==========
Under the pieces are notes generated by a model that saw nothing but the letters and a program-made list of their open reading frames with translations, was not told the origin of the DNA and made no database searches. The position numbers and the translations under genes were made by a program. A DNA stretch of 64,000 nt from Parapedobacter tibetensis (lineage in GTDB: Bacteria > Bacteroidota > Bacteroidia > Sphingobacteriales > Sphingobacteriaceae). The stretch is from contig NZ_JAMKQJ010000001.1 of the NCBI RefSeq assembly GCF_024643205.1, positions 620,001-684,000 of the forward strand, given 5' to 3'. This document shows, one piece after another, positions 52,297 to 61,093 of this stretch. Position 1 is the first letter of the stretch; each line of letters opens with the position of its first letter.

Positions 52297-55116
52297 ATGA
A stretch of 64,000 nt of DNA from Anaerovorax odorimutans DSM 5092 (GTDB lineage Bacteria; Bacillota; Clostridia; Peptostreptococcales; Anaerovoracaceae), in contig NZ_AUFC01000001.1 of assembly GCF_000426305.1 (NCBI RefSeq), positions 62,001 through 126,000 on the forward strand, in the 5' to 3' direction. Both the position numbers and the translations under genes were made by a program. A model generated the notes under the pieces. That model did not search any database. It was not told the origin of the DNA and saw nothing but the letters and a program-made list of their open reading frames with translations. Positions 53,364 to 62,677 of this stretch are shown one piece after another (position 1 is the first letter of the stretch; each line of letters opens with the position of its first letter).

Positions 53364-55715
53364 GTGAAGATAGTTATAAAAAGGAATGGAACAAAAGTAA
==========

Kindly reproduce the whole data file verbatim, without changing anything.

Under the pieces are notes generated by a model that saw nothing but the letters and a program-made list of their open reading frames with translations, was not told the origin of the DNA and made no database searches. The position numbers and the translations under genes were made by a program. A DNA stretch of 64,000 nt from Parapedobacter tibetensis (lineage in GTDB: Bacteria > Bacteroidota > Bacteroidia > Sphingobacteriales > Sphingobacteriaceae). The stretch is from contig NZ_JAMKQJ010000001.1 of the NCBI RefSeq assembly GCF_024643205.1, positions 620,001-684,000 of the forward strand, given 5' to 3'. This document shows, one piece after another, positions 52,297 to 61,093 of this stretch. Position 1 is the first letter of the stretch; each line of letters opens with the position of its first letter.

Positions 52297-55116
52297 ATGA
A stretch of 64,000 nt of DNA from Anaerovorax odorimutans DSM 5092 (GTDB lineage Bacteria; Bacillota; Clostridia; Peptostreptococcales; Anaerovoracaceae), in contig NZ_AUFC01000001.1 of assembly GCF_000426305.1 (NCBI RefSeq), positions 62,001 through 126,000 on the forward strand, in the 5' to 3' direction. Both the position numbers and the translations under genes were made by a program. A model generated the notes under the pieces. That model did not search any database. It was not told the origin of the DNA and saw nothing but the letters and a program-made list of their open reading frames with translations. Positions 53,364 to 62,677 of this stretch are shown one piece after another (position 1 is the first letter of the stretch; each line of letters opens with the position of its first letter).

Positions 53364-55715
53364 GTGAAGATAGTTATAAAAAGGAATGGAACAAAAGTAA